Gen. Tommy Franks, U.S. commander in charge of the war in Iraq, announced Sunday six American soldiers had been found alive by Marines.
Officials at U.S. Central Command told Fox News that it was not yet known if the soldiers were formally listed as missing in action or as prisoners of war.
At least six soldiers were found outside Baghdad, in the town of Samarra, the officials said. Meanwhile, the Pentagon would not offer an official number of soldiers rescued.
Central Command told Fox News Sunday morning that seven, not six, soldiers had been found alive.
Gen. Franks told reporters more information on the rescued soldiers would come within "12 hours" of his initial Sunday morning announcement.
In Baghdad, cheering of U.S. troops in the heart of the city as recently as a day ago gave way to protests of U.S. occupation by frustrated Iraqis.
Meanwhile, Franks annonced that a Marine task force had entered Tikrit to sweep away any remaining Iraqi resistance ahead of an anticipated "last stand" in Saddam Hussein's hometown.
U.S. officials in the past few days had cited the fall of Baghdad, desertions and damage from sustained airstrikes when playing down the prospect of a major battle in the northern city. Nonetheless, the 1st Marine Expeditionary Force's Task Force Tripoli, which included several regimental combat teams and light-armor reconnaissance battalions, was sent from Baghdad to Tikrit.
With combat in most of Iraq over or winding down, the U.S. military was shifting its focus to stabilizing the country. One project is to establish joint patrols by U.S. soldiers and Iraqi police, aimed at curbing the rampant looting that has wracked Baghdad, Mosul and other cities.
A line of Iraqis showed up at Baghdad's Palestine Hotel Sunday in response to calls from U.S. Marines over loudspeakers for doctors, civil servants and others willing to volunteer to help rebuild Iraq.
Across the street, with two lines of U.S. troops protecting the international media staying in the Palestine, a group of Iraqis vented their frustrations with the lawlessness of recent days, and also protested a looming health disaster due to a continued lack of electricity, running water and sanitation services.
Looting spread from the city's center to a vast stretch of army barracks and warehouses on the western outskirts. Looters using trucks and horse-drawn carts stole toilets, bathtubs, sinks and construction materials from one of the largest warehouses. Nearer the city center, an institute of military studies was looted and gutted by fire.
Some buses were running. Other buses — double-decker ones — have been commandeered by looters to ferry their plunder back home.
But in a sign that life in the heart of Baghdad may be returning to normal, traffic was the heaviest seen since the start of the war.
In an upscale residential neighborhood of Baghdad, U.S. Marines and special forces found two short-range Frog-7 missiles — each capable of carrying 25 gallons of chemical agents. One, on its mobile transporter/launcher, was found in nursery among potted plants and palm trees; the second was found 500 yards away in a trailer in front of a University of Baghdad administrative building.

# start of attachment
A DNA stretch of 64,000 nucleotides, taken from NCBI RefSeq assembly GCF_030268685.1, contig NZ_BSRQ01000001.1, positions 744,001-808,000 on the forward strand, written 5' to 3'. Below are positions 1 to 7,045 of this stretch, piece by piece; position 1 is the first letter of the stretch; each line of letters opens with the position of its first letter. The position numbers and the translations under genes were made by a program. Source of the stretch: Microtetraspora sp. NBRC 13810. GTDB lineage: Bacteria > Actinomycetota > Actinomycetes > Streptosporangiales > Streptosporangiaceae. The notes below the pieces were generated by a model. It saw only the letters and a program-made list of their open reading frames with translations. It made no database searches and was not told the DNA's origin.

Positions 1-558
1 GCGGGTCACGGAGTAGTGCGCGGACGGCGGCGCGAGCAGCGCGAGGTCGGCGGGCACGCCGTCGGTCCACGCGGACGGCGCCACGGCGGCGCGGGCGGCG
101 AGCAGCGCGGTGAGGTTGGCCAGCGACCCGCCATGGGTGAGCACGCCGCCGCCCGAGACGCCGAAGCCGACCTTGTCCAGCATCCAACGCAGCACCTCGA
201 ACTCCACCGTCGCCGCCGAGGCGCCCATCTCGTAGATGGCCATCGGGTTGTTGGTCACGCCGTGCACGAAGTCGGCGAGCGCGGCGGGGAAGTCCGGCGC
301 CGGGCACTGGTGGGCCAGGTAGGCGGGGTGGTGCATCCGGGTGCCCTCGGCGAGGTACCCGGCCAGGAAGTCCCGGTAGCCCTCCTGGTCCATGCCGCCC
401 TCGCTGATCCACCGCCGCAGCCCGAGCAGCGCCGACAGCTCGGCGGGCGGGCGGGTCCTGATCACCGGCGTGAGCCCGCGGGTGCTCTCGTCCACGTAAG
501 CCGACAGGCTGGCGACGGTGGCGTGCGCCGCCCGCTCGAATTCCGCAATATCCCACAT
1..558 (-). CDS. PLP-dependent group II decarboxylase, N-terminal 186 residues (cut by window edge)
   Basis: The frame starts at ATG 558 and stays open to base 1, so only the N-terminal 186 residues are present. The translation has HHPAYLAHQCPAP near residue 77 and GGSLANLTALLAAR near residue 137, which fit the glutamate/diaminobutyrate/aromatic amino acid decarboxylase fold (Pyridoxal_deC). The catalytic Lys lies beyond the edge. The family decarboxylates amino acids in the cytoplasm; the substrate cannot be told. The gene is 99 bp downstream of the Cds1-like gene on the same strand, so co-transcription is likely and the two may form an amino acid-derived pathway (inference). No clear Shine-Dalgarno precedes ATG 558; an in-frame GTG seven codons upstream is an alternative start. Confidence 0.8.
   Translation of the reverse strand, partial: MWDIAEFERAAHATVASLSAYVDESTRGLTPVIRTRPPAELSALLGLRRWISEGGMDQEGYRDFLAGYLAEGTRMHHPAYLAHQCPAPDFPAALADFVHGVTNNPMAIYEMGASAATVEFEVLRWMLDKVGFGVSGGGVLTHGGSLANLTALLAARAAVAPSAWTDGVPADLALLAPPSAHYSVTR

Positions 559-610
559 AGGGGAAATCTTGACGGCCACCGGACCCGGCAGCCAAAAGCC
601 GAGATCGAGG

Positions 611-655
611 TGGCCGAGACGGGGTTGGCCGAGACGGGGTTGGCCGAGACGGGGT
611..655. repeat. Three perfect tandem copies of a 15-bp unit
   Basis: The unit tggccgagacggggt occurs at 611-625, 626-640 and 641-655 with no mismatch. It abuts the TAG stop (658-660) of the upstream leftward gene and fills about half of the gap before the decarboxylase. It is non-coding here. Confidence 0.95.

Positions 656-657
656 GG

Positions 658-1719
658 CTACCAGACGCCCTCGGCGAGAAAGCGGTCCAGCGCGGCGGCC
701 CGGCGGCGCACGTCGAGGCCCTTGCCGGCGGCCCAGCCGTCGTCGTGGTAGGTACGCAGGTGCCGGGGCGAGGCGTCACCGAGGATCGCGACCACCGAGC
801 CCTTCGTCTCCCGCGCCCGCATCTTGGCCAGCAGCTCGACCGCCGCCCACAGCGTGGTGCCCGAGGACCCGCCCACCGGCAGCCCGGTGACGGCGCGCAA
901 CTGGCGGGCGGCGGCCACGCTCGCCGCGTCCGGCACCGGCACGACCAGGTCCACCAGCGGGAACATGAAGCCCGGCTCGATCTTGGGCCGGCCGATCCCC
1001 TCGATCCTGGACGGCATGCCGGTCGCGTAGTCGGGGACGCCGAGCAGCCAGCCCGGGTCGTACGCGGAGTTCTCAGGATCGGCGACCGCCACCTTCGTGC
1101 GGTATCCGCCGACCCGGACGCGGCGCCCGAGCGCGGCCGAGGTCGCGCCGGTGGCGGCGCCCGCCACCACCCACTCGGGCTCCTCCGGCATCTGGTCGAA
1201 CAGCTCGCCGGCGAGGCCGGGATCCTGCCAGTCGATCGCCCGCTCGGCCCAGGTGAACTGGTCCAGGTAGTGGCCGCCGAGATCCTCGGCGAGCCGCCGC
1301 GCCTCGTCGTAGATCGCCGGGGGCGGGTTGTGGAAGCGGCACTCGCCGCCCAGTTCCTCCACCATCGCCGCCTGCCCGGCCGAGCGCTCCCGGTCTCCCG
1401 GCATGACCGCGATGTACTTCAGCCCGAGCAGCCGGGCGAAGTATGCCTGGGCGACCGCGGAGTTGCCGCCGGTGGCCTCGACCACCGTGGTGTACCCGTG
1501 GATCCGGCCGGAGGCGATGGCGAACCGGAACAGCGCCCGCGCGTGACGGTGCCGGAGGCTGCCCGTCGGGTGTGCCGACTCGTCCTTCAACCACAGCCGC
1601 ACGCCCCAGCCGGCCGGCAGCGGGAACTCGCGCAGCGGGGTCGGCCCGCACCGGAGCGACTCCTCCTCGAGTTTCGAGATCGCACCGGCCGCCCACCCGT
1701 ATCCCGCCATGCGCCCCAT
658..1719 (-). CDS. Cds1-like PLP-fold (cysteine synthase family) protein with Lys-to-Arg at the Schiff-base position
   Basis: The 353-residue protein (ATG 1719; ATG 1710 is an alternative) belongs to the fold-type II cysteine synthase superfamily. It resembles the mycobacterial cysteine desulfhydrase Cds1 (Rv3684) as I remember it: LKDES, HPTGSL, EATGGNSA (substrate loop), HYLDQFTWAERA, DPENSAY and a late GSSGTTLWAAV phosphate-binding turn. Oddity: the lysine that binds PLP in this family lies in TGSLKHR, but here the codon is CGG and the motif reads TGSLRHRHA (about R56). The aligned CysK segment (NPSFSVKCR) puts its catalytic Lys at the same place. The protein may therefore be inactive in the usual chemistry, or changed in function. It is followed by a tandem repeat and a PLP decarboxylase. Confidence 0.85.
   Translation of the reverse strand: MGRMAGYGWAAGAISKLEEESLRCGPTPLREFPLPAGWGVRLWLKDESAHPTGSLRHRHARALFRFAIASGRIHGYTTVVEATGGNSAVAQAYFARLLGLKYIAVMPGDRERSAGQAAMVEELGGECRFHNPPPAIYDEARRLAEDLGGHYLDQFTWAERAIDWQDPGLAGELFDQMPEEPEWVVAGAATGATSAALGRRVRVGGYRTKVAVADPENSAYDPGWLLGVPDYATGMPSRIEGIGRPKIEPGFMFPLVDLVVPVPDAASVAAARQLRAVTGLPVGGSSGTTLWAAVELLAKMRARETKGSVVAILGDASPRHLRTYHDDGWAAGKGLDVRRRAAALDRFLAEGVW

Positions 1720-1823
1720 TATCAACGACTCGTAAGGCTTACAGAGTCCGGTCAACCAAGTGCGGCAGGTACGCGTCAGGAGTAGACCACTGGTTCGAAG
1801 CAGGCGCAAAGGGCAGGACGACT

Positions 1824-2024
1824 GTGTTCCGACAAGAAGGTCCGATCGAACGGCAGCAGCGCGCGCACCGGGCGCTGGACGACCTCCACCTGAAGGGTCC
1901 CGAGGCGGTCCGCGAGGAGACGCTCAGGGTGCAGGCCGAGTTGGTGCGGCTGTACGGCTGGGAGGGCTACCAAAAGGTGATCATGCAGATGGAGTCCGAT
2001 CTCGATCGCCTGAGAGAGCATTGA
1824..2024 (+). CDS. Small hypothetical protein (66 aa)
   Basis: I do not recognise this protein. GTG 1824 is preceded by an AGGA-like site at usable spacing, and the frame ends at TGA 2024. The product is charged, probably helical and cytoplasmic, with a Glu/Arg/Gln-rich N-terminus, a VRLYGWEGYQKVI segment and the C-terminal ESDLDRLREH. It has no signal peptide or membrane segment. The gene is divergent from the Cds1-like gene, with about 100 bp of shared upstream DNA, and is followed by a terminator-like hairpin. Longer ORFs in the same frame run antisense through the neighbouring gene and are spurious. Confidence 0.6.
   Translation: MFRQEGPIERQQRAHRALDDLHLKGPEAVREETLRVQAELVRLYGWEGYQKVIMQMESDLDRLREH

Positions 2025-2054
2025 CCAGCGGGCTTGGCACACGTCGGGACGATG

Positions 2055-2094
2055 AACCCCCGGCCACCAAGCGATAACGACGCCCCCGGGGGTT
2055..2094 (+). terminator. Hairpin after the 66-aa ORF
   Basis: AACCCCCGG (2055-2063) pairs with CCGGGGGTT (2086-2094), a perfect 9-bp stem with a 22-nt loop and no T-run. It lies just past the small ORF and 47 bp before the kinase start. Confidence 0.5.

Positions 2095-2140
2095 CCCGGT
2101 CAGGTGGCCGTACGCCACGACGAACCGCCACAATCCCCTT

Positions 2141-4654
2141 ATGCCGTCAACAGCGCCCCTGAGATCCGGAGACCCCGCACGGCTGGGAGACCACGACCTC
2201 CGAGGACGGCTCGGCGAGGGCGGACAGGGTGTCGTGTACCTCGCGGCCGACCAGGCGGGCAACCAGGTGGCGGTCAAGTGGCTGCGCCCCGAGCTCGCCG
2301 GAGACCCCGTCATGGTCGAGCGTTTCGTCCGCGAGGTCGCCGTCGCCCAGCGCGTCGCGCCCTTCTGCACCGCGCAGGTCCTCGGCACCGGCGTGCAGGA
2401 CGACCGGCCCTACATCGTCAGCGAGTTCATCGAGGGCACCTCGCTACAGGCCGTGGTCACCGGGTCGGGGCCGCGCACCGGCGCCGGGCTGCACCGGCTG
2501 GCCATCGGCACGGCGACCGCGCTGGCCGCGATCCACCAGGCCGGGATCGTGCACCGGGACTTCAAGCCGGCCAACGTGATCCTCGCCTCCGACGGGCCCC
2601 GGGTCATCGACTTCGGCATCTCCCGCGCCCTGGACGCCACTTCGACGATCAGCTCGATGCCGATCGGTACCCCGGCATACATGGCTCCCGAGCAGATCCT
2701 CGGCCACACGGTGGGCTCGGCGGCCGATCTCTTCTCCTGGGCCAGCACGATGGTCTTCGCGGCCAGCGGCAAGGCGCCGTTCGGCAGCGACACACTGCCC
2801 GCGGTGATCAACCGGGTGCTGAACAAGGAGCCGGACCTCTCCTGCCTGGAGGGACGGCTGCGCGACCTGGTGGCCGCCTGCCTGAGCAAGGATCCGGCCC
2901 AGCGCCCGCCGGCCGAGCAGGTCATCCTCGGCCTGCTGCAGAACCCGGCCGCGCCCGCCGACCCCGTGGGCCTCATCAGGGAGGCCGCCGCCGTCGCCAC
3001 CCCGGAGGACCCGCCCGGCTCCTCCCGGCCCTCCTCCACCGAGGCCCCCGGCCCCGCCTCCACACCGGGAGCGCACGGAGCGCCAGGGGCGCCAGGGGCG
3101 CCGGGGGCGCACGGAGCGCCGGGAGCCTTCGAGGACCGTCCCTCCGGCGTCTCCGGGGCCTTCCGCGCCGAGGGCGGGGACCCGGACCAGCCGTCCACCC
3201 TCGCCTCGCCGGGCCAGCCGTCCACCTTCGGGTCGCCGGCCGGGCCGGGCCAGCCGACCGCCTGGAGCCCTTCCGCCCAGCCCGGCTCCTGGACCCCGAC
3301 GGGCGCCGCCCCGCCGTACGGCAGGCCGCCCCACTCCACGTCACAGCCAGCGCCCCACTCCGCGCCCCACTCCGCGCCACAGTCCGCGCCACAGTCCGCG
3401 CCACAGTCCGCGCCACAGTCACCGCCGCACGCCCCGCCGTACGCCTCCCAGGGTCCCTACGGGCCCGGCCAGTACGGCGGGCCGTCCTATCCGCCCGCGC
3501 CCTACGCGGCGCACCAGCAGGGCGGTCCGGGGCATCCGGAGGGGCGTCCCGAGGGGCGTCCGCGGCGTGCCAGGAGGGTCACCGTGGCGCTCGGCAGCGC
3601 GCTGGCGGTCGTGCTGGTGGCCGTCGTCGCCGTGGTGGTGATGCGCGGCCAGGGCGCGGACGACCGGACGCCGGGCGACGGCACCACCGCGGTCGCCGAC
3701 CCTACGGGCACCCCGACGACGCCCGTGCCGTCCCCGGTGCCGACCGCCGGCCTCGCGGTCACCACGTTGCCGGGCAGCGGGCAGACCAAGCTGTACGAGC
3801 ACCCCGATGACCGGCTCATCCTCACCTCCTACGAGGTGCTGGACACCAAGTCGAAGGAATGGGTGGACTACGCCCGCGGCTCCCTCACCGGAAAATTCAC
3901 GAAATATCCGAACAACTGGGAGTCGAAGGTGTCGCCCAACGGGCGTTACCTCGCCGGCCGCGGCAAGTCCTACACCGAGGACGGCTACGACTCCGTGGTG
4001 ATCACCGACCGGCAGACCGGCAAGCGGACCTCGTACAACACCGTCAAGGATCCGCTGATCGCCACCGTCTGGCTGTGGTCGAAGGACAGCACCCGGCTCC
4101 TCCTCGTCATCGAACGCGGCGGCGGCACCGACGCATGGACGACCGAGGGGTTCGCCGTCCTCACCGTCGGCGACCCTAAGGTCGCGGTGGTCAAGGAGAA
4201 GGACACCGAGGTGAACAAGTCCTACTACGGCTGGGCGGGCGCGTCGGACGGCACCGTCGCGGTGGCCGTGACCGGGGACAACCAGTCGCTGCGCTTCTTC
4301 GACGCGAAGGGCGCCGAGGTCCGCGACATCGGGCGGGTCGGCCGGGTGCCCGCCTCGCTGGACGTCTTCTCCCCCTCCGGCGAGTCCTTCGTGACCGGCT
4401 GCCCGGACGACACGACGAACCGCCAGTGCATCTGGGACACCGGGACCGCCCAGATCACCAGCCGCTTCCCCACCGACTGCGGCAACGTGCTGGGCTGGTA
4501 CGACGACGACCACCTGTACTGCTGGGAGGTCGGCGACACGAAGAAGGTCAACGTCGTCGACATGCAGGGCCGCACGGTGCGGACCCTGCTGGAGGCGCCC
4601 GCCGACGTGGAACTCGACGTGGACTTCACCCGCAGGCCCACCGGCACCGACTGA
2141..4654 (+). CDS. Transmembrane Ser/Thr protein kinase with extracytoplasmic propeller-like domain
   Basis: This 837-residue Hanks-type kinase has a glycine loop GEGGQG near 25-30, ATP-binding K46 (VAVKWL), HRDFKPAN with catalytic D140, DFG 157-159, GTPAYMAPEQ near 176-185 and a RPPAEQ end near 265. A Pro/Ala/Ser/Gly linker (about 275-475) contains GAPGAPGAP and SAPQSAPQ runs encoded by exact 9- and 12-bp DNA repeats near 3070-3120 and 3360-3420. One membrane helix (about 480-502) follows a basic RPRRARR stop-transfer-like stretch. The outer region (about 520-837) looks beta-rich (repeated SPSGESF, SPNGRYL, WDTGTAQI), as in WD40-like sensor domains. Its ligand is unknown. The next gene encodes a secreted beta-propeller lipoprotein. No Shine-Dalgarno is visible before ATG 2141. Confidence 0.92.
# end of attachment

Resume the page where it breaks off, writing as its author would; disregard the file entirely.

In Mosul, the biggest city in the north, a U.S. Special Forces soldier was shot and wounded Sunday while on a patrol aimed at improving security.
Maj. Fred Dummar said the soldier was in a Land Rover, driving past a waving crowd, when a bullet smashed through the rear window and struck his leg. The wound was not believed to be life-threatening, but it was expected the soldier would be evacuated to Germany for further treatment.
Even as the casualty list grew, there were signs the war's end was near.
Vice Adm. Timothy Keating, commander of naval forces in the war, said two or three of the five U.S. aircraft carriers launching planes on missions over Iraq may head home soon. Each carrier has about 80 planes aboard, including about 50 strike aircraft.
He said the USS Kitty Hawk, which has operated in the Persian Gulf since February, probably would be the first to leave. The USS Constellation, also in the Gulf, probably would go next, he said.
Secretary of State Colin Powell, in an interview Sunday with the British Broadcasting Corp., tried to ease doubts about the U.S. role in Iraq's postwar reconstruction.
"The United States has not anointed anyone to be the future leader of Iraq or to be the leader of the interim Iraqi authority," Powell said.
"We believe very strongly that the Iraqi people and the representatives of the Iraqi people should do that. We are not in the business of installing the next president of Iraq."
One of the remaining missions for U.S. forces is to track down the 12 American soldiers still listed as missing or captured. With the Iraqi government gone and its the army dispersed, finding Iraqis who know where the POWs are has proved difficult so far.
U.S. Brig. Gen. Vincent Brooks at U.S. Central Command in Doha, Qatar, expressed hope that more people would be willing to share secrets about potential POW sightings now that Saddam's regime has collapsed.
Army Pfc. Jessica Lynch, who was rescued April 1 from a hospital in southern Iraq after an Iraqi civilian tipped soldiers off, became the first POW to return home Saturday. The United States lists five other soldiers as missing and seven as prisoners of war.
After a flight from a military base in Germany, Lynch — who has extensive injuries — was taken to Walter Reed Army Medical Center outside Washington. Maj. Gen. Kevin C. Kiley, commander of the facility, described her condition as satisfactory.
Fox News' Jennifer Eccleston and the Associated Press contributed to this report.